Synopses & Reviews
Older people in the United States are living longer, staying healthier, and leaving the labor force earlier than ever before. They have leisure time and are willing, able, and qualified to be productive members of society.
This book focuses on the contributions that many older people can and do make and the policy changes that are necessary to harness this productive capacity--for the good of the country and for the good of the individuals involved. The contributors to this book--experts in economics, sociology, political science, social welfare, and policy studies--have drawn on new data from a survey of 2,999 Americans aged 55 and older conducted by Louis Harris Associates for The Commonwealth Fund. One chapter also analyzes results from a cross-national survey of 900 people aged 65 and older in the United States, Canada, the United Kingdom, West Germany, and Japan. According to the findings, three out of four older Americans are actively engaged in working for pay, volunteering for organizations, caring for sick or disabled relatives or friends, or helping their children or grandchildren. Many are involved in several of these activities. The book thus corrects the stereotypes of seniors as affluent retirees or frail dependents, providing a more accurate description of older people's interests and activities. It also assesses the economic value of their productivity and recommends ways to facilitate their involvement in the work force.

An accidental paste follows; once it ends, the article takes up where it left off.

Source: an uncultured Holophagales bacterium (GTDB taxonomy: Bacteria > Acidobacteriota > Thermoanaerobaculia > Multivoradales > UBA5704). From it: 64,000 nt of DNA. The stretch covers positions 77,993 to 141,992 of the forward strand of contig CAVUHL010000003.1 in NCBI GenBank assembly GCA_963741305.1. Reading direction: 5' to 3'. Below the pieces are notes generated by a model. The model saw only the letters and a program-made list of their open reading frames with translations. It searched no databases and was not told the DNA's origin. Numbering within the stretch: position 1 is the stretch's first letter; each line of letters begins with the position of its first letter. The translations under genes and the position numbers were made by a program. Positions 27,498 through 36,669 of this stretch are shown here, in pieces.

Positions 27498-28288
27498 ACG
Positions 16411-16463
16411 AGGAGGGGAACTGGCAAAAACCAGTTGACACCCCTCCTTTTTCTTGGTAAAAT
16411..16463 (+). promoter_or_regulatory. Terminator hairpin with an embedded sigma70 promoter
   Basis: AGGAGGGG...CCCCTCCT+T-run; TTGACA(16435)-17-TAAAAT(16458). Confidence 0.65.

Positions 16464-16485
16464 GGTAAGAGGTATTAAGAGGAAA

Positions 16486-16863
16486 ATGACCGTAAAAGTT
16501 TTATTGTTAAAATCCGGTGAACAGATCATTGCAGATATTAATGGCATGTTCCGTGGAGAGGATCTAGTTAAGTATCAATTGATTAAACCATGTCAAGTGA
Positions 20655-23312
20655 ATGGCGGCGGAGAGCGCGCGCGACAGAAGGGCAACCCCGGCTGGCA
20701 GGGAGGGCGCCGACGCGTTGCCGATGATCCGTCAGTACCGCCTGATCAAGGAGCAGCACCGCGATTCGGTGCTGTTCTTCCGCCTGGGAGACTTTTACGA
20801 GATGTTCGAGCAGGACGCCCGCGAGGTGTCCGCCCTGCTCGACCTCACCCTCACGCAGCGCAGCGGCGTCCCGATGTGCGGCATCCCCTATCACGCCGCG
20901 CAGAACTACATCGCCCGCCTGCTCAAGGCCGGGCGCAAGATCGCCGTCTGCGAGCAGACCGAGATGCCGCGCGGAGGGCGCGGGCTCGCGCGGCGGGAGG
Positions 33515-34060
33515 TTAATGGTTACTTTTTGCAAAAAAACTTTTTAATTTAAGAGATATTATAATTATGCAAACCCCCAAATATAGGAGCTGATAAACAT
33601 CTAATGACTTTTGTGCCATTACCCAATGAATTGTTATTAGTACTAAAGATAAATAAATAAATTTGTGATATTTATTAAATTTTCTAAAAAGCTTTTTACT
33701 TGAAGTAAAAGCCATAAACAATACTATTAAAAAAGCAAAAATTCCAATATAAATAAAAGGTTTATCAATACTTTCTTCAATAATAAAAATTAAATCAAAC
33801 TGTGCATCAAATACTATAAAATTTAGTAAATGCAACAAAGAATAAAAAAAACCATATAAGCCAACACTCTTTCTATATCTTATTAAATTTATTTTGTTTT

Copublished with The Commonwealth Fund